I am an only, adopted child. I knew one day I’d have children, but if pressed, I wasn’t sure when. If you asked my parents, they would’ve said, “Michelle just isn’t going down that road.”
I thought we’d have one child, maybe two? I didn’t know if I could even bear the thought of two.
I knew nothing about having siblings. How do you handle fights or the competition? I wasn’t sure how many souls would fill our family.
But the best gift I ever gave my daughter was her little brother.
Riley was born exactly two and a half years after Avery. His name was supposed to be Nalu, but he didn’t look like a Hawaiian wave. We hemmed and hawed and finally decided on Riley. It was the moment when we left the hospital that I turned to my husband and said, “It’s a unisex name just like Avery, and ends in a Y. We just named our children the same name!”
We brought Riley home and I found I could do this two-child thing. The first time he cried, sheer pain and torture crossed Avery’s little face. Her little heart was sad and she didn’t know what to do. She looked at me with a trembling lip. At that moment, I felt Avery would always protect Riley with her whole heart.
Avery and Riley are the male and female counterparts of each other and the yin and yang of personalities. They look and sound exactly alike. They are both loveable and loud with big chubby cheeks. Quick to say “I love you,” or to scream their opinion from the roof top.
Avery was a calm baby that looked as if she had the weight of the world on her shoulders, while Riley came out smiling and slapping high fives to all of the nurses. I see them learn from each other every day. Avery is quick to teach Riley what she’s learning in school and to show him the “right” way to do things. When Riley had the floor recently, he very assertively told his sister that, “she needed to ask like this and say ‘excuse me’ if mommy and daddy are talking.” Avery said she didn’t like Riley telling her what to do. What she didn’t understand was that he was copying her and acting like his hero.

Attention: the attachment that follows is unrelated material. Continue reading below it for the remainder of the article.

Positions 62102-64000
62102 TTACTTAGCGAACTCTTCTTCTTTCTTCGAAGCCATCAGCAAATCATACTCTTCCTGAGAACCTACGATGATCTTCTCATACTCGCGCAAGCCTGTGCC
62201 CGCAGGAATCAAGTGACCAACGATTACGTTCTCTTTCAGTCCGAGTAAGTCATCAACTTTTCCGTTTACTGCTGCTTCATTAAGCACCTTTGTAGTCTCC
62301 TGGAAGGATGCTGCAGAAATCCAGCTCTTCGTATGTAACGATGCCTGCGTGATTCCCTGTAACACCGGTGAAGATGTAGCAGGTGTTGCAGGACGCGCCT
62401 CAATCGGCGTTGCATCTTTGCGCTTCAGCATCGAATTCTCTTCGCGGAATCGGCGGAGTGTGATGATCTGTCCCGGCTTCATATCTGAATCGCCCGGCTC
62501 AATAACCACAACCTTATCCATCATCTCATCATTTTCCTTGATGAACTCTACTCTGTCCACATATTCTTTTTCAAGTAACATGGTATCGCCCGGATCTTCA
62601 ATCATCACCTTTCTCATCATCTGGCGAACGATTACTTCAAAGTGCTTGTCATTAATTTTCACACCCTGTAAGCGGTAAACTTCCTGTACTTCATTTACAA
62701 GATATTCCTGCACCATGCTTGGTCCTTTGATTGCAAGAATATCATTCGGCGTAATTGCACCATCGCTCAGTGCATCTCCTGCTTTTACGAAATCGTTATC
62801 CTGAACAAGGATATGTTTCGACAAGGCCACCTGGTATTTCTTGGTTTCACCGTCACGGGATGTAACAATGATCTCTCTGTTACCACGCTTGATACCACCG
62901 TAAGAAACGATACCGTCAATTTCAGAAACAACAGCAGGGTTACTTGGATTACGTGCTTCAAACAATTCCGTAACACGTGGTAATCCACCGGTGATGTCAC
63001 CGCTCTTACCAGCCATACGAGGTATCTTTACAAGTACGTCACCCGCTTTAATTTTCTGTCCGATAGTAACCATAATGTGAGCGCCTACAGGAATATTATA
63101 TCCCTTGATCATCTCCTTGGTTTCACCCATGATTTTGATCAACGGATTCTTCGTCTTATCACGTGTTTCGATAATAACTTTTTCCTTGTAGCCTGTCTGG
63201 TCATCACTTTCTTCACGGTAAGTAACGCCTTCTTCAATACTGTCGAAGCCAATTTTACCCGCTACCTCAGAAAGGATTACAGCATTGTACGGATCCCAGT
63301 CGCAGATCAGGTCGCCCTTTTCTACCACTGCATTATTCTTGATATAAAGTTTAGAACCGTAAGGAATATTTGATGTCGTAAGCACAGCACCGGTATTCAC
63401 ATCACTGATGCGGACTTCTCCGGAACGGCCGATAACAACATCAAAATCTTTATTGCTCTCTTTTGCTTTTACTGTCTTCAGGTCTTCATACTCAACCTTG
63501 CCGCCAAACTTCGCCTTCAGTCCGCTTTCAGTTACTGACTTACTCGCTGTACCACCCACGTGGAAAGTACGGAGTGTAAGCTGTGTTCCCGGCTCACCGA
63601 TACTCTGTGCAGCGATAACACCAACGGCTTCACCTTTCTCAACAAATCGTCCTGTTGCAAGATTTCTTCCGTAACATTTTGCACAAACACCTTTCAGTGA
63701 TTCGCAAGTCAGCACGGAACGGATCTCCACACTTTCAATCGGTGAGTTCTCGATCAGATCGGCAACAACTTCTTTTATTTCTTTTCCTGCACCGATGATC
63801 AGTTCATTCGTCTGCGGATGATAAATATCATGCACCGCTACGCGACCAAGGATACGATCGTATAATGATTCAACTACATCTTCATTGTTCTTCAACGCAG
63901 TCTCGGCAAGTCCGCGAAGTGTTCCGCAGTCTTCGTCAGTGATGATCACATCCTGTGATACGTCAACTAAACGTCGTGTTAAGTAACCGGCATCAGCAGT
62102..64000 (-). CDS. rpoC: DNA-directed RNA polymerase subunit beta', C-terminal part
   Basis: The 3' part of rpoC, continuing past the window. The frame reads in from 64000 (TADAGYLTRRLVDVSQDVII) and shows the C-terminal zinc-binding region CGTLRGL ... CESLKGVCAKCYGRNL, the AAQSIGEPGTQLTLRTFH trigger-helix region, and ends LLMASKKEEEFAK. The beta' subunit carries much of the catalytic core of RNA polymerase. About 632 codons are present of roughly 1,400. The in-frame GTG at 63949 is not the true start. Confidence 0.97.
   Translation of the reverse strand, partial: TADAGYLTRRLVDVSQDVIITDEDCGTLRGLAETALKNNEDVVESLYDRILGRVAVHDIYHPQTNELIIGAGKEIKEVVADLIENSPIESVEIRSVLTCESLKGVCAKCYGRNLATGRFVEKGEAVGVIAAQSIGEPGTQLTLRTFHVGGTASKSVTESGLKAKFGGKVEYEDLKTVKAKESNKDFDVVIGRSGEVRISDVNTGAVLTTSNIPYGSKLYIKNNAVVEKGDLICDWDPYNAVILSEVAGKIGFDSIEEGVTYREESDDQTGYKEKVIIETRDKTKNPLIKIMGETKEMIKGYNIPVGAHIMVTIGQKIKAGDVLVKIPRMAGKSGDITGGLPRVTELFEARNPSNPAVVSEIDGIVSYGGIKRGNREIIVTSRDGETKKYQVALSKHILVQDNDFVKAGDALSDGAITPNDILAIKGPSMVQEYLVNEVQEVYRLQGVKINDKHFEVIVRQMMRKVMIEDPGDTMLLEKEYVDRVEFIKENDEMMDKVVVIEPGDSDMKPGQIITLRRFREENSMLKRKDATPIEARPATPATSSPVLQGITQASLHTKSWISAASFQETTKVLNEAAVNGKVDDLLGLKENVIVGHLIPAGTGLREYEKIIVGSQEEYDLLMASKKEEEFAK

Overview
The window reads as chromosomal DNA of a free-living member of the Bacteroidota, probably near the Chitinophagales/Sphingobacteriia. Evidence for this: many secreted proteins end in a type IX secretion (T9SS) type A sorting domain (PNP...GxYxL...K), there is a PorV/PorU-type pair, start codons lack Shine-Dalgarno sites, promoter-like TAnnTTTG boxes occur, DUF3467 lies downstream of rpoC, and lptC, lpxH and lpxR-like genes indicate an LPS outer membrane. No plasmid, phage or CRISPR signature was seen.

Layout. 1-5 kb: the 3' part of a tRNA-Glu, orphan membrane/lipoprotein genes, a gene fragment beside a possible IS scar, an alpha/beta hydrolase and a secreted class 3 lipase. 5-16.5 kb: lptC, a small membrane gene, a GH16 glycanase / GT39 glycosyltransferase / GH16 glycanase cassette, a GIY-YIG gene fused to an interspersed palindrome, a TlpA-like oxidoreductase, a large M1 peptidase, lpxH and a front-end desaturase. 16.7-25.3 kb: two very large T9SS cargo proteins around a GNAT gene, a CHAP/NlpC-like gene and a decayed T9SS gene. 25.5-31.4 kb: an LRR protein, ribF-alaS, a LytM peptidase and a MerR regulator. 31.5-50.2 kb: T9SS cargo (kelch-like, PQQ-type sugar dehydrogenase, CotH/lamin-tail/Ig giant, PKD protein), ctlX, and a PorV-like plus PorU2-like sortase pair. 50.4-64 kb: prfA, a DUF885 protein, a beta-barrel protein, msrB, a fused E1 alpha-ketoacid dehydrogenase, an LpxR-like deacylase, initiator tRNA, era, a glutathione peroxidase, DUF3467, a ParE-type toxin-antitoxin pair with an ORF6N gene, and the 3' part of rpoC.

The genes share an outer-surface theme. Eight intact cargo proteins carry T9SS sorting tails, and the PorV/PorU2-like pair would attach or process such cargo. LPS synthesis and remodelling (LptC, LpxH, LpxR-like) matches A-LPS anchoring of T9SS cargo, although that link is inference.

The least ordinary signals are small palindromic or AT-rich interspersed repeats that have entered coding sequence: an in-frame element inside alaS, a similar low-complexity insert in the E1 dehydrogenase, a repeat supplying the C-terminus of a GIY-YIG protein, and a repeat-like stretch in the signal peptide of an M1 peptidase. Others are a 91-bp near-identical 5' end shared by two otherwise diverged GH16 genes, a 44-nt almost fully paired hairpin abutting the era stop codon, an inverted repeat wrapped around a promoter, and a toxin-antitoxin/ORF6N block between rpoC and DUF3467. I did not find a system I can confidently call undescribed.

A typical day starts with Riley asking, “Is it time to pick up sissy from school?” This can go on five times a day. Here’s the kicker: from the moment Avery steps back into the car, she and Riley start screaming at one another. They need to be heard, he’s touching this, she just grabbed that. Am I really pulling the car over during a 10 minute ride home?
That’s why I love the weekends. On the weekends, I’m usually granted one day to sleep in. I love listening to their little voices playing an imaginary game of “dog” or “baby.”
I explained to Avery a long time ago that Riley was the best playmate in the world because he would do whatever she wanted. She took this to heart. I hear her offering him princess dresses and high heels or saying, “Riley, let’s pretend…”
I wake to find my little boy dressed in pink from head to toe. We have affectionately named this conversion “Rhonda.” He couldn’t be happier to feed his sister waffle doggie biscuits or pretend to be the dad coming home from work in a pink tutu.
When we had to stop at a supply store the other day, Riley asked to go in with my husband. Avery wanted to go to, but couldn’t get her belt off. I told her to just wait. I watched Riley and my husband start to walk in. Then Riley stopped. He walked back to the car and pulled Avery’s car door open. He wasn’t going to go in without sissy because she wanted to come in too.
Together they skipped, danced, and jolted into the store. I viewed this small action as the epitome of having a sibling. Yes, they drive each other crazy, sometimes the mere thought of being in the same room together is enough to put them over the edge, but nobody will ever love or care for you like your brother or sister.
Our decision three years ago to have a second child was mainly to give Avery a friend. Growing up as an “only” can be very lonely and we wanted them to have each other as playmates. I can see now that they will have each other as soul mates as well.
Michelle Tomlinson is a pastry chef turned blogger at Purely Moms. She uses her passion to make healthy, nutrient-dense foods plus oldie-but-goodie gluten-free recipes. Her hope is for families to realize what “real food” is and to understand that it feeds the body, mind, and spirit.